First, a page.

How to Set Professional Photo Editing Rates
When you take a professional photo for a client, you may be expected to do some digital editing to create the best possible final product. For headshots, the subject is usually interested in getting the photographer to remove blemishes or to touch up makeup. If you are photographing landscape and exterior venues, you may need to figure out how to remove water spots. In either case, if you are going to delve into the domain of photo editing and touching up photographs, here is a quick guide on how to set your rates!
Materials You Will Need
- Pen or Pencil
- Piece of Paper
- Expense Sheet
Step 1 - Determine the Scope of Your Editing
You do not need to give a price list of a fully exhaustive editing list. Determine what you are and are not willing to do. For example, if you primarily work on photographing headshots, determine whether you are willing to do light retouching, makeup retouching or removing blemishes.
Step 2 - Determine Your Hourly Rate
On a piece of paper, write down your hourly rate that you would charge for your services. Be realistic and try not to over exaggerate your estimate of hourly charge.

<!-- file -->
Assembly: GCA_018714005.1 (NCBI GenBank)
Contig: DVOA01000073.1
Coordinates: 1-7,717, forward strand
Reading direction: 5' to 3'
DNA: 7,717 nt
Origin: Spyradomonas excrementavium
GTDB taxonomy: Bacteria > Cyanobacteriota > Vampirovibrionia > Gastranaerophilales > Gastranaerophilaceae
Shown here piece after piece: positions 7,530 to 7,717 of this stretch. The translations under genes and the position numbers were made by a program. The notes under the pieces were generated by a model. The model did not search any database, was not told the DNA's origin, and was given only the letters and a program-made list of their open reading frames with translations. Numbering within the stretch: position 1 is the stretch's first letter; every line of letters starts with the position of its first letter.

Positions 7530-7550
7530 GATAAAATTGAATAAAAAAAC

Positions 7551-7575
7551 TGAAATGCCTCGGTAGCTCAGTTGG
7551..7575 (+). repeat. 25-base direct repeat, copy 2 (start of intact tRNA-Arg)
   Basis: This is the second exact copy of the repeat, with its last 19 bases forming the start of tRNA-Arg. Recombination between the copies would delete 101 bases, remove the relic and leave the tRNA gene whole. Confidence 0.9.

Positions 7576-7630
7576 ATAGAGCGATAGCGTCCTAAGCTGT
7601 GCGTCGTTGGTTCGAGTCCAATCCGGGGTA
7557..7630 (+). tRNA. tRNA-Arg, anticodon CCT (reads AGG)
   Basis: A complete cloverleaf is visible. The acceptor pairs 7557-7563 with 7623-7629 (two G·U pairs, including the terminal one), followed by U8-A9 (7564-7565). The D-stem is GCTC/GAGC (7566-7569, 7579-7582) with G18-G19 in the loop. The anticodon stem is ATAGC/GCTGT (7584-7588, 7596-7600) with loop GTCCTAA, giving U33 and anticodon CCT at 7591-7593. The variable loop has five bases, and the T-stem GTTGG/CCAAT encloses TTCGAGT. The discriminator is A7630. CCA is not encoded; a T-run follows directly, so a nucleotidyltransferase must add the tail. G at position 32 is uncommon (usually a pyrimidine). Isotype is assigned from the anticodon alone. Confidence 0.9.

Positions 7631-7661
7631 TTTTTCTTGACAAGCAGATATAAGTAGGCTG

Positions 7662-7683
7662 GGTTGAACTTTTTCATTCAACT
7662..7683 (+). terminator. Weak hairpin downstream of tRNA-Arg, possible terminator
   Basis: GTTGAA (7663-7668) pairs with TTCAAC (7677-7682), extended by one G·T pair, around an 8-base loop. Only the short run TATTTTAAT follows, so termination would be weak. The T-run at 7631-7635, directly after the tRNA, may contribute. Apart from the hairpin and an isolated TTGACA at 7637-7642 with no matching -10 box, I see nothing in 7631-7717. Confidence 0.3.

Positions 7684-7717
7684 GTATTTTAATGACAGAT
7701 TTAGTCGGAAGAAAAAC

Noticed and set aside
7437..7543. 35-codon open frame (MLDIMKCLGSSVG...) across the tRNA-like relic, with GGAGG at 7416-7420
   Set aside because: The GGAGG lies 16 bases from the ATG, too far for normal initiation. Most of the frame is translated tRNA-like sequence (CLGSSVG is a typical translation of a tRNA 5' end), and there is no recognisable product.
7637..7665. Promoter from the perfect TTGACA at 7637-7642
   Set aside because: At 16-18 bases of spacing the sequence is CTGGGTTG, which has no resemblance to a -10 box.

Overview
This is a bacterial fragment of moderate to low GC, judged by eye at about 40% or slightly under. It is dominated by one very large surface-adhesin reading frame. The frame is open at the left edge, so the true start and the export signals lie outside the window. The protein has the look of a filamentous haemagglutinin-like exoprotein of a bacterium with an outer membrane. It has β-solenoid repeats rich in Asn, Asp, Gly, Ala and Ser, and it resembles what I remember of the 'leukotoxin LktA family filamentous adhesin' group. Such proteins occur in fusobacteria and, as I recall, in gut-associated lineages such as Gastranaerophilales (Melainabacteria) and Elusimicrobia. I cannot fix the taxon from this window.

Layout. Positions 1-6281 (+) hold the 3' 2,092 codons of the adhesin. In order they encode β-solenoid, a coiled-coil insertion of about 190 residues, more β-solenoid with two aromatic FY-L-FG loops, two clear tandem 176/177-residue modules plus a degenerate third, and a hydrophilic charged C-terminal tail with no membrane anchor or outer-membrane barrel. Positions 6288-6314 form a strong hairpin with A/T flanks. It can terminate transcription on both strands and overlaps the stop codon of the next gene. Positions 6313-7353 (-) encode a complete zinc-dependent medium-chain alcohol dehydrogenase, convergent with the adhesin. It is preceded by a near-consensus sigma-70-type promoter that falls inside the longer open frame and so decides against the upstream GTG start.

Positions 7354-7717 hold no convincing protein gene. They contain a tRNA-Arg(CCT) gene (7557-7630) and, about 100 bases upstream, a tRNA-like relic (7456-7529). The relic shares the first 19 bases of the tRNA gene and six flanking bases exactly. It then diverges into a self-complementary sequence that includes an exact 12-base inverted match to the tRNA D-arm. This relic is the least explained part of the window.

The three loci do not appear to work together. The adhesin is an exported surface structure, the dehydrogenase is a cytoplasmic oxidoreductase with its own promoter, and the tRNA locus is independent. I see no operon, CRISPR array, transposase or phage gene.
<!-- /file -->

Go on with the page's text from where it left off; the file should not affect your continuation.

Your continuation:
Step 3 - Match Your Editing List to Hours
For each of the items or subjects you feel you have great expertise in editing, match them up with the number of hours (or portion of an hour) you expect to take on the tasked item. Please note - the best way to estimate this is based on your past experiences in the realm of photo editing. If you do not have any past experience to gauge, then take your best guess.
In order to match the 2 components together, take a lined piece of paper, write out each service you are willing to perform in a list-like format. Next, draw a vertical line down the page and write the number of hours that correspond to those services.
Step 4 - Determine Your Hourly Rate
On the same piece of paper, multiply the number of hours by your hourly rate (determined in step 2). The answer to this calculation, for each service, should be noted on the same line, in a third column. Now you have developed your price list based on your hourly rate.
Step 5 - Monitor and Update
With time and experience, your hourly rate will increase and you can adjust your prices upward. As you spend more time editing photographs, you will need to remember to keep track of your time on these activities. By keeping track of your time, you start to develop a track record. The track record tells you, on average, how long you spend on a certain task.
Remember to pull out your price sheet development page and compare your assumptions and numbers against reality. Keep in mind that sometimes you will be high and other times you will be low. You need to always be conscious of your averages in order to update and tweak your pricing list.Popular Cameras for High Quality Photos: